ACO Repayment Mechanisms – Surety Bonds as an Alternative to Letters of Credit
Track 2, Track 3 and NextGen ACO’s have to demonstrate that they would be able to repay shared losses incurred at any time within the agreement period, and for a sufficient period of time following the end of each agreement period (the “tail period”), to permit CMS to calculate the amount of any shared losses that may be owed by the ACO and to collect this amount from the ACO.
An ACO’s repayment mechanism must be equal to at least 1% of its total per capita Medicare Parts A and B fee-for-service expenditures for its assigned beneficiaries, as determined based on expenditures used to establish the ACO’s benchmark.
In their application to the Shared Savings Program or for renewal of their participation agreement, ACOs must select from one or more of the following 3 types of repayment arrangements:
- Funds placed in escrow,
- A line of credit as evidenced by a letter of credit that the Medicare program could draw upon, and/or
- Surety bond.
Most people are familiar with Letters of Credit or LOC’s but here are 6 reasons to consider a surety bond as an alternative to an LOC*.
1. Credit capacity: An LOC ties up the company’s credit capacity, thus reducing financial flexibility. Surety bonds are not credited against a company’s bank line.
2. Covenants: Banks may place restrictive covenants on the client in return for extending a bank line of credit, or they may require extensive financial reporting. Surety companies typically offer more flexibility.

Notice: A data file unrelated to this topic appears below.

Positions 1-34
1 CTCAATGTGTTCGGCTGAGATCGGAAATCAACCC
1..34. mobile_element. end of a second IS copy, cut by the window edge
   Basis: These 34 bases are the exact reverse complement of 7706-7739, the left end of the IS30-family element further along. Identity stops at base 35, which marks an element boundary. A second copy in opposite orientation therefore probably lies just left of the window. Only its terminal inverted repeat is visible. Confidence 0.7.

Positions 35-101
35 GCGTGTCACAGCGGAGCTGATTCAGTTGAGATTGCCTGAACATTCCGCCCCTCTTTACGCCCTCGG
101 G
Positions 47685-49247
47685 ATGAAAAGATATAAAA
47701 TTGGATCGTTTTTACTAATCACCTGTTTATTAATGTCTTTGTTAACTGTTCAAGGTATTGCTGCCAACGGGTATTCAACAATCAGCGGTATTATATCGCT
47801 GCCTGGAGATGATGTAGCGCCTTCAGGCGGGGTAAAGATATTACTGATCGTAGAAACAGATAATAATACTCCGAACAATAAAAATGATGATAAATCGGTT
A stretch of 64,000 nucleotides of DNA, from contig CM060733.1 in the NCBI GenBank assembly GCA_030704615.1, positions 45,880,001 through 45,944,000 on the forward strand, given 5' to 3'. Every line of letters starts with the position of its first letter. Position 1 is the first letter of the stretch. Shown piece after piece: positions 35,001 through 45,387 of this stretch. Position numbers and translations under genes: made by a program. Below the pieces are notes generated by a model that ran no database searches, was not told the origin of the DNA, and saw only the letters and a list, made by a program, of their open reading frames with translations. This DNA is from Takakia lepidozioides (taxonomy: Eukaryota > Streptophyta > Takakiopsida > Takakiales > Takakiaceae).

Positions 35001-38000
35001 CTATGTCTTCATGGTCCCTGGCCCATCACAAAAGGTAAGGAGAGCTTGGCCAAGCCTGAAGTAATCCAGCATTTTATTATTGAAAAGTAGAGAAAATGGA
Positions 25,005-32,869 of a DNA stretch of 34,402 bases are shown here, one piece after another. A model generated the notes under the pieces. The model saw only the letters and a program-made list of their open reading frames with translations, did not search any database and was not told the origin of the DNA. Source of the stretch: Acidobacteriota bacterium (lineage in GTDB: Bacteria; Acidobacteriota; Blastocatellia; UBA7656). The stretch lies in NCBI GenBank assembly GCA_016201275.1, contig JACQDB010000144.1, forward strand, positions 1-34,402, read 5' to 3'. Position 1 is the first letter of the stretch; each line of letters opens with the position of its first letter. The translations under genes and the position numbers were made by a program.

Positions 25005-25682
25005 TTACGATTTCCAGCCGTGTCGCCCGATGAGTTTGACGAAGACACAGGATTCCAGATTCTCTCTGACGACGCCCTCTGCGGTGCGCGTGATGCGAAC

3. Security: Banks may choose to take a security interest in the client’s assets. This security is required to be perfected through the filing of public documents (UCC filings) that publicize their secured lender status. A surety is generally an unsecured creditor and a UCC filing is rarely made.
4. Default defenses: A bank LOC is a demand instrument; a surety bond typically is not. An LOC may be drawn down at any time, without any reason; the company has no defenses. With a surety bond, the surety requests proof of a company’s default from the obligee and works with the principal to identify defenses. This protects the principal from the obligee taking possession of the bond proceeds without merit.
5. Claim handling: the surety typically has a professional, dedicated claims staff available to handle disputes and to assist in the claim resolution process. Banks do not have a claims staff, which requires a client to resolve disputes on its own.
6. Rates: LOC rates can be volatile: the LOC rate may include a commitment fee or utilization fee, as well as issuance fees, in addition to a stated rate. Surety rates tend to be stable and are directly tied to the credit quality of the principal and to the types of obligations bonded.
Need help securing your repayment method? Call Chuck Newton today for a no-obligation quote at (804).647.8360 or contact us here.